Anti-Müllerian Hormone (AMH)
Treatment for Low AMH: DHEA Supplementation & Tailored IVF Protocols
Many fertility centers don't use age-specific hormone levels during ovarian reserve testing. Because a woman’s normal AMH and FSH levels change as she gets older, using a universal cut-off value to define low ovarian reserve may miss some younger women with beginning stages of premature ovarian aging (POA, premature loss of ovarian reserve). This can lead to critical delays in treatment and inappropriate ovarian stimulation protocols.
CHR has defined age-specific baselines for AMH and FSH levels to more accurately assess a woman’s ovarian reserve status. The figure illustrates the age-related decline in AMH levels, with the purple shaded area representing the normal ovarian reserve for each age.
This way, we are able to design IVF protocols according to each woman’s ovarian reserve status, not just based on her age. We strongly encourage women who are thus diagnosed with low AMH to not delay fertility treatment because AMH and ovarian reserve continue to decline with age.
AMH and IVF Success Rates
Many fertility centers still do not offer fertility treatments to women whose AMH falls below the universal cut-off levels (or whose FSH is above the cut-off). This approach helps centers keep their published IVF success rates high, because women with lower pregnancy chances are excluded. However, it obviously leaves women with low AMH and/or high FSH levels with no opportunity for treatment with their own eggs, rightly feeling abandoned.
CHR has no arbitrary cut-off values. We work with each patient to explore the best treatment options for their clinical circumstances and preferences. In fact, when we use the appropriate ovarian stimulation protocol and address other factors involved in a low AMH patient’s infertility, we have found that the IVF pregnancy rates can be much higher than what they were told by other fertility centers.
DHEA Supplementation with Low AMH Levels
Women with low AMH typically benefit the most from well-managed IVF protocols. Treatment plans for women with low AMH at CHR most likely involve DHEADHEA supplementation, which has been shown to be effective in improving IVF pregnancy rates in women with low AMH.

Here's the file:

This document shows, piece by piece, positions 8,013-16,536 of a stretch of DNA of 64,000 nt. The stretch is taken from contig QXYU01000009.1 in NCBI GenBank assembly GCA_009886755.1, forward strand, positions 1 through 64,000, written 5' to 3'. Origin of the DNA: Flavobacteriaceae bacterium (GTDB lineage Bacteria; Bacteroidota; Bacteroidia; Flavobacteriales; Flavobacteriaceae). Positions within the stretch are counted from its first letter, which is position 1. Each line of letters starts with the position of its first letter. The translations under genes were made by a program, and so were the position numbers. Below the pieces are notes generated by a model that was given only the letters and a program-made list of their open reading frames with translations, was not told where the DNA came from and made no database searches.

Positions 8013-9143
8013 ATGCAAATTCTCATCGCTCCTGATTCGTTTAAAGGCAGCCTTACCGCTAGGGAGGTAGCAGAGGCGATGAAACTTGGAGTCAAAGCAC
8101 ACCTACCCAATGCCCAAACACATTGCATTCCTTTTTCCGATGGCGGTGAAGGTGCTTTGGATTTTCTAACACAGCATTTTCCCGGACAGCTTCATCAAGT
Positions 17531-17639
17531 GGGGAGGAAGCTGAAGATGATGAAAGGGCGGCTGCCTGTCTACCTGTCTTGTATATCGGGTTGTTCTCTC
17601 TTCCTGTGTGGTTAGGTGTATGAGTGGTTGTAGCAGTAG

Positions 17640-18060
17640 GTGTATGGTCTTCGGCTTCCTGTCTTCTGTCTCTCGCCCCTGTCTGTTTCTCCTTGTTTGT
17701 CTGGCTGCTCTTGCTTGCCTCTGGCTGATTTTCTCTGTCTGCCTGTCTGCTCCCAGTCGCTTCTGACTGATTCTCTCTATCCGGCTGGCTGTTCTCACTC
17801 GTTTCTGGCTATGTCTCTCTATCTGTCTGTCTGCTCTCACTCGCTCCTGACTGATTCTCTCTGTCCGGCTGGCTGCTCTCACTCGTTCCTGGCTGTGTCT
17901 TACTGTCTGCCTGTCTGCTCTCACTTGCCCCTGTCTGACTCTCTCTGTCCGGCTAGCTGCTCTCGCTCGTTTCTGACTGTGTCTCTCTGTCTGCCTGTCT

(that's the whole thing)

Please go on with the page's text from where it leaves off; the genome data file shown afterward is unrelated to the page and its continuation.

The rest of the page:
Published CHR studies over the last 8 to 9 years have shown significant improvements in AMH levels after DHEA supplementation. Women younger than 38 saw a bigger improvement in AMH concentrations after DHEA treatment, compared to older women. Improvements in AMH levels after DHEA supplementation were found to be one of the most reliable prognosticators for a successful pregnancy with IVF.
With the introduction of DHEA supplementation and research-driven treatment plans modified to best suit individual patients, CHR doctors have become world-renowned experts in the diagnosis and treatment of diminished ovarian reserve, an umbrella term encompassing both premature ovarian aging (POA) and natural, age-related loss of ovarian reserve.
We serve many patients from all over the world who seek out CHR’s expertise in treating women with low AMH levels. While, unfortunately, not everyone becomes pregnant with their own eggs, we are happy to say that our clinical pregnancy rates are quite respectable considering that most of CHR’s patients came to us after being rejected by another center because their chances of pregnancy were considered “too low.”
"AMH levels are a strong indicator of ovarian reserve. Even women with low (or undetectable) AMH may still have a good chance of pregnancy at CHR."Dr. Norbert Gleicher
IVF with low AMH Levels
The probability of success with an in vitro fertilization (IVF) cycle largely depends on a woman's ovarian reserve and her ability to produce a large number of high-quality eggs in a cycle. Low AMH, as well as abnormally high FSH levels, suggests a compromised ability of the ovaries to produce a good number of high-quality eggs, denoting a relatively poor fertility prognosis and low probability of success with IVF.
Very low AMH, usually considered AMH below 1.05 ng/ml, has been associated with extremely low pregnancy chances and many IVF centers flat out deny treatment to women with such low levels of AMH. However, recent CHR research, published in the journal Human Reproduction, suggests that even women with undetectably low AMH levels (below 0.16 ng/ml) can still conceive and successfully carry pregnancies to term, if given proper treatment involving DHEA supplementation along with well-designed ovarian stimulation protocols.
Norbert Gleicher, MD, leads CHR’s clinical and research efforts as Medical Director and Chief Scientist. A world-renowned reproductive endocrinologist, Dr. Gleicher has published hundreds of peer-reviewed papers and lectured globally while keeping an active clinical career focused on ovarian aging, immunological issues and other difficult cases of infertility.
Last Updated: October 8, 2018